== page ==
On the road to Stewart—Highway 37A—there are incredible high alpine opportunities. Ice climbing routes no doubt abound, but most are unexplored. Avalanche exposure along this stretch of highway is very high, however, so alpinists beware!

Bob Quinn Lake

Ningunsaw Falls
The Nigunsaw River is a tumultuous river that meets Highway 37 north of Bell II. The waterfalls—and associated climbing—are directly off the highway.

Kinaskan Falls
On the far side of Kinaskan Lake (north of Nigunsaw River and south of Dease Lake) is an ice route that leads up from the lake into a gully. To get there, snowshoe or ski across the lake itself.


Porphyry Overlook
Located in a canyon on the Bulkley River between Moricetown and Hazelton is a couple of top-rope climbing routes. This location could be good for beginners heading out with experienced and equipped friends.

Hagwilget Falls
Hagwilget Peak is a formidable sight, dominating the skyline behind New Hazelton. At its snowy base is a climbable waterfall, accessed by snowshoe. The mountain itself is also climbable, although summer is probably the more sensible time of year for a full ascent.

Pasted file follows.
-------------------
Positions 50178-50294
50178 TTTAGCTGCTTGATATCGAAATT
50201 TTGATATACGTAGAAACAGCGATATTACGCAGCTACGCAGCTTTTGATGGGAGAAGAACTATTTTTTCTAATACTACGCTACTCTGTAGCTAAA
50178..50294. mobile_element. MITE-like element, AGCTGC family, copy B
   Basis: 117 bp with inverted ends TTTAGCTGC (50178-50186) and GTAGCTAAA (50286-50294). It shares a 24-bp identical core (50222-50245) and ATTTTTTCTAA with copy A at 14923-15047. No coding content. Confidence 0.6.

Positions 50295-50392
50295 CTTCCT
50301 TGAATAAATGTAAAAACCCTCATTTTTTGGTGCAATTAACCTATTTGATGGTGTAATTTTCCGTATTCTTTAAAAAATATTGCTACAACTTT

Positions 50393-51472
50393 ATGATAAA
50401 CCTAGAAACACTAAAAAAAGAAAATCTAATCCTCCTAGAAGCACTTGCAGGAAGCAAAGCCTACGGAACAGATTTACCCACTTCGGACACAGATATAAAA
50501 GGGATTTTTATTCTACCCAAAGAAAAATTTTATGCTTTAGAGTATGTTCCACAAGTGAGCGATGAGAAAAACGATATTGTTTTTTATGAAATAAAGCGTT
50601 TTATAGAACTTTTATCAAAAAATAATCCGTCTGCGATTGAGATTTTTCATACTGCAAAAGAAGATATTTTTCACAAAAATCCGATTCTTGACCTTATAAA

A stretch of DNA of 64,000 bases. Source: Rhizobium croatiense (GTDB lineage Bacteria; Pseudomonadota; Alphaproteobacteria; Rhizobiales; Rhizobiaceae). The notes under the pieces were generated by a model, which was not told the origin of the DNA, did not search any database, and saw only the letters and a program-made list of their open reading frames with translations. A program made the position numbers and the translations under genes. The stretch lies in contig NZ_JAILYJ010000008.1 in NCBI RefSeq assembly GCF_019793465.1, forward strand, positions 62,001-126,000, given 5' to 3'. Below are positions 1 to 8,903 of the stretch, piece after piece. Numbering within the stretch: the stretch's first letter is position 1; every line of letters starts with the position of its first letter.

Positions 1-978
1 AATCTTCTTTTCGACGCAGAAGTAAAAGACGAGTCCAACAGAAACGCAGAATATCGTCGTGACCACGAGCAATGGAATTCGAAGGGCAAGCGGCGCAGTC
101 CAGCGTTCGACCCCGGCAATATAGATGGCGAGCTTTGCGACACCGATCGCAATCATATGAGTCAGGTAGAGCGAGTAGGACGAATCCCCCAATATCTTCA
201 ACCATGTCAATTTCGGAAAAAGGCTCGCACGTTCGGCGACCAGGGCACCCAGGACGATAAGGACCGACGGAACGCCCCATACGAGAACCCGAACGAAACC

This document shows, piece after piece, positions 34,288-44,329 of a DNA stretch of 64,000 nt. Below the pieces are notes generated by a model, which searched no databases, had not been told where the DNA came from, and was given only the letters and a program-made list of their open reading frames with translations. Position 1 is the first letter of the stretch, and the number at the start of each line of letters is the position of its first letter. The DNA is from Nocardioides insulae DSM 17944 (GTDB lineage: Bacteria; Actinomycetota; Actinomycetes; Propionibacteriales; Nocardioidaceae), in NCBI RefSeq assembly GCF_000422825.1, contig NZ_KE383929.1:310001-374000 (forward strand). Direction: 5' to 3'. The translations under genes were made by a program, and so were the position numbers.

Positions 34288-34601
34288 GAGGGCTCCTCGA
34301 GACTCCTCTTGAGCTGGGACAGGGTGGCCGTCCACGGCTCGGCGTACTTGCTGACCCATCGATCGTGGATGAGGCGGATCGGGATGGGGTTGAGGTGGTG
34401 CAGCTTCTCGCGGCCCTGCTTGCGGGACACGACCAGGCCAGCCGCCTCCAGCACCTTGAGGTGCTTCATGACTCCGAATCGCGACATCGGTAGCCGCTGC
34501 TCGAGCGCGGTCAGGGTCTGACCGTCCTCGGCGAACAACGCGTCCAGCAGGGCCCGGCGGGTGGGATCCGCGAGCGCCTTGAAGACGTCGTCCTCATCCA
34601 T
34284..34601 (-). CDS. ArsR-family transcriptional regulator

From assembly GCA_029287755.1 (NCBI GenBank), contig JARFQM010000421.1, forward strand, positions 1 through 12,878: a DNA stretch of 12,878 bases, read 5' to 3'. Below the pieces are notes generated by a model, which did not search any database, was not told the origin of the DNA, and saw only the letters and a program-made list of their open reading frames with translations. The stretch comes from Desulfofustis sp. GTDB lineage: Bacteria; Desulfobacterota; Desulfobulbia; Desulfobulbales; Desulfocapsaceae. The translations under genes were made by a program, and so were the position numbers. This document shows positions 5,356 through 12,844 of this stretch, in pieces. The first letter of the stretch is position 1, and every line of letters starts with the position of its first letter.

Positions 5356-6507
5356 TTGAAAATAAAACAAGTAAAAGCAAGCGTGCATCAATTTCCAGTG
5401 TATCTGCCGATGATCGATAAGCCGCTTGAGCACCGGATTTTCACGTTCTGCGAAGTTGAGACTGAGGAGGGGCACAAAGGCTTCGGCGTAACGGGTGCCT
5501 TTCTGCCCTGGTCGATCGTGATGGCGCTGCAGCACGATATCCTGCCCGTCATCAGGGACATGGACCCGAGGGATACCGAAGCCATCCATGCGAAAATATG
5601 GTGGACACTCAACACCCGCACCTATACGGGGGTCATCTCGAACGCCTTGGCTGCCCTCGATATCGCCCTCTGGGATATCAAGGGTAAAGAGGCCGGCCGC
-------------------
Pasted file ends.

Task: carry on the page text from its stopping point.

Reality Check
Inside the ski boundary of Hudson Bay Mountain, this cascade is visible from town. It’s not a beginner climb, but interested skiers can voyeuristically visit its base on their way back to the lift.

Glacier Gulch
There are several climbs in Glacier Gulch, ranging from beginner to advanced. All are accessed from Glacier Gulch Road. If you’re heading out just to scope out the scene, a pair of snowshoes are worth bringing—the road is only plowed partway and a short slog through the snow is necessary to get to the ice.

Netalzul Falls
This waterfall north of Smithers is described as being located in the “middle of nowhere.” Accessed by logging roads and a bit of a bushwhack, it’s technically within Netalzul Meadows Provincial Park. Even the Parks website warns that “Netalzul Meadows is not easily accessible,” and this isn’t counting winter conditions. But the hardest treks often have the highest rewards, and Netalzul Falls is a 100-metre cascade in a spectacular mountain environment.

Little Joe Falls